In the times of the Greeks, Democritus was smashing things. He believed that there were particles that made up matter. If something is smashed enough, it reaches a point where it can’t go any smaller. These indestructible particles are called atoms and were hypothesized to exist. Now scientists have found parts of parts of atoms which have led them to the Standard Model of the atom to help them explain these particles and their interactions. It includes all of the fundamental particles that have been found and it still being improved upon. The Standard Model is a theory that provides an explanation to the subatomic world.
There are 17 named and discovered fundamental particles. The particles in the Standard Model are categorized into 2 groups. These are fermions and bosons. Fermions are the building blocks of matter. They make up the atoms, while bosons are the forces that hold the atom together. There are 12 fermions and 5 bosons (7) (6).
Fermions have mass. These particles have a spin state of +/- 1/2. Only one fermion can occupy a space as specified by the Pauli Exclusion Principal. They all interact with gravity and the weak force. Quarks and leptons made up fermions. Quarks are subject to the strong force and therefore from hadrons. Hadrons can be baryons, which are 3 quarks together or mesons, which are 2. The quarks include, up, down, top, down, charm, and strange. Up and down are first generation quarks. They are stable and make up the nucleus of an atom. Up has a charge of +2/3 and down has a charge of -1/3. Two ups and one down make a proton while two downs and one up make a neutron. They also make more exotic composite particles as well. In mesons, they are made of one quark and an antiquark. Second generation particles are charm and strange. Charm and strange as well as the third generation particles of top and bottom decay into the first generation particles. The second and third generation particles are heavier and bigger, but aren’t stable. The up and down make up ordinary matter which is made of atoms (7)(6)(9)(2).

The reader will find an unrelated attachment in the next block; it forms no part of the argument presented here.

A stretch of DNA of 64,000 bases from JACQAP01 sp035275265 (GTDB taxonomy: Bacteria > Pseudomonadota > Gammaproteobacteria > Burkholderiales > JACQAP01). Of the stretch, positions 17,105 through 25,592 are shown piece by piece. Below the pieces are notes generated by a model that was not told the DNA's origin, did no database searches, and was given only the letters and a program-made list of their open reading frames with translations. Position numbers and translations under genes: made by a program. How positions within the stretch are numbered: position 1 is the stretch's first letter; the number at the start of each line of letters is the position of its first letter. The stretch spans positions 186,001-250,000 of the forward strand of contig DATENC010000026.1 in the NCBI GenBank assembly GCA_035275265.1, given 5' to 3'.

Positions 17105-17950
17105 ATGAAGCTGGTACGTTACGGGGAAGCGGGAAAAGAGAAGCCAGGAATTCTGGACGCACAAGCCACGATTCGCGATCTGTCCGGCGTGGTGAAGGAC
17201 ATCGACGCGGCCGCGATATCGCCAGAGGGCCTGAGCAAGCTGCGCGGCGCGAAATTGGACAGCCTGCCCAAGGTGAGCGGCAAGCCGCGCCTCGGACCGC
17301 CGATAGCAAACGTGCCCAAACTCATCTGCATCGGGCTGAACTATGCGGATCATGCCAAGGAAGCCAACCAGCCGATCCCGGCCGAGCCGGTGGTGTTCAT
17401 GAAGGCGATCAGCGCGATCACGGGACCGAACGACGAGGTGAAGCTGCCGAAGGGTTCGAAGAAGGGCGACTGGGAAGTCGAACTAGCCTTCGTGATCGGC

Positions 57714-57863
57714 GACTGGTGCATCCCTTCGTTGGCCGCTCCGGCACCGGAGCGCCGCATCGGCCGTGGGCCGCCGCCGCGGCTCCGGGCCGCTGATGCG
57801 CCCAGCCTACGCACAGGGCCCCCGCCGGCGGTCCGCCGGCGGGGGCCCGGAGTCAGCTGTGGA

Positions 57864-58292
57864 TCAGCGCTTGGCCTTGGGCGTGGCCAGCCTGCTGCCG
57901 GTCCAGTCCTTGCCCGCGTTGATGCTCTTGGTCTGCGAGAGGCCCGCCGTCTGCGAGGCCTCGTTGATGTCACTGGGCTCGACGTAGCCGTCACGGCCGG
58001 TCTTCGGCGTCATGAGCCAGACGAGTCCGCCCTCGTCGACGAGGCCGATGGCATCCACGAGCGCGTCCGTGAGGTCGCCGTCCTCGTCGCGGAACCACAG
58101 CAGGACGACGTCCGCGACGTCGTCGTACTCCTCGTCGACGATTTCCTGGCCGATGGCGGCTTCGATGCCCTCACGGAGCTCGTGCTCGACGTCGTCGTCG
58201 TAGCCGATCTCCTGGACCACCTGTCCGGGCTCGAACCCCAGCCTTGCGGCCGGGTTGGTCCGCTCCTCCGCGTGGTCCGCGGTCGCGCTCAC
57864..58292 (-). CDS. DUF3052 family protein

Leptons are not subject to the strong force. They can exist individually. The electron is a first generation lepton. The muon is the second generation and the tau is the third. They get heavier and decay faster as they increase in generation. They all have a charge of -1. Each one of these has a corresponding neutrino that is neutral. The neutrino is or nearly is massless. It is only affected by the weak force (2)(7)(6).
The force particles that hold everything together are called bosons. Bosons are the particles that apply the four fundamental forces. These forces are the strong, weak, electromagnetic, and gravity. The strong force is applied through the gluon. It holds particles together at very close distances and is strong enough to overcome the electromagnetic force. It has a spin of 1 and no mass. The gluon holds quarks together through quantum chromodynamics. There are 3 colors: blue, red, and green. Each one has an anti-color. The quarks in a hadron emit gluon with their color and an anti-color. The quark is then a different color. The gluon hits another quark in the hardon and changes its color. This is continuous and it is how the electromagnetic force is overtaken. It isn’t real color either; it’s just a way for scientists to tell them apart. When quarks in mesons begin to get space between them, the color field pulls back equally as strong. When it takes too much energy to keep them together, it takes less energy to form an antiparticle for each of them. Mass and energy are conserved by the conversion of energy to mass (9)(2).
The standard model has combined the electromagnetic and weak force into the electroweak theory. This theory states that at extremely high temperatures, like those soon after the Big Bang, the electromagnetic and weak force act the same. The electromagnetic force particle is the photon. It has no or nearly no mass and a spin of